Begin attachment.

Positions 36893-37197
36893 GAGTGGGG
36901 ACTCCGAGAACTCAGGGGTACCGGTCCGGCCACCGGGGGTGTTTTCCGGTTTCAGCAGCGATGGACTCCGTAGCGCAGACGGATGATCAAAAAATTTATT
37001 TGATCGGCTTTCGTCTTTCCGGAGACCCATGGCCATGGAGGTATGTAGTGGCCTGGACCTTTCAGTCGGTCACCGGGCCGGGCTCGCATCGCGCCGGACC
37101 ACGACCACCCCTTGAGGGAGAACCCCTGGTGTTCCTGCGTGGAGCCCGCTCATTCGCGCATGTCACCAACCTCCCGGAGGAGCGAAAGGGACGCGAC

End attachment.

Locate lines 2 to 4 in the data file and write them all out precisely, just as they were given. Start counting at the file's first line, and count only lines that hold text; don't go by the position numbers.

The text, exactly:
36893 GAGTGGGG
36901 ACTCCGAGAACTCAGGGGTACCGGTCCGGCCACCGGGGGTGTTTTCCGGTTTCAGCAGCGATGGACTCCGTAGCGCAGACGGATGATCAAAAAATTTATT
37001 TGATCGGCTTTCGTCTTTCCGGAGACCCATGGCCATGGAGGTATGTAGTGGCCTGGACCTTTCAGTCGGTCACCGGGCCGGGCTCGCATCGCGCCGGACC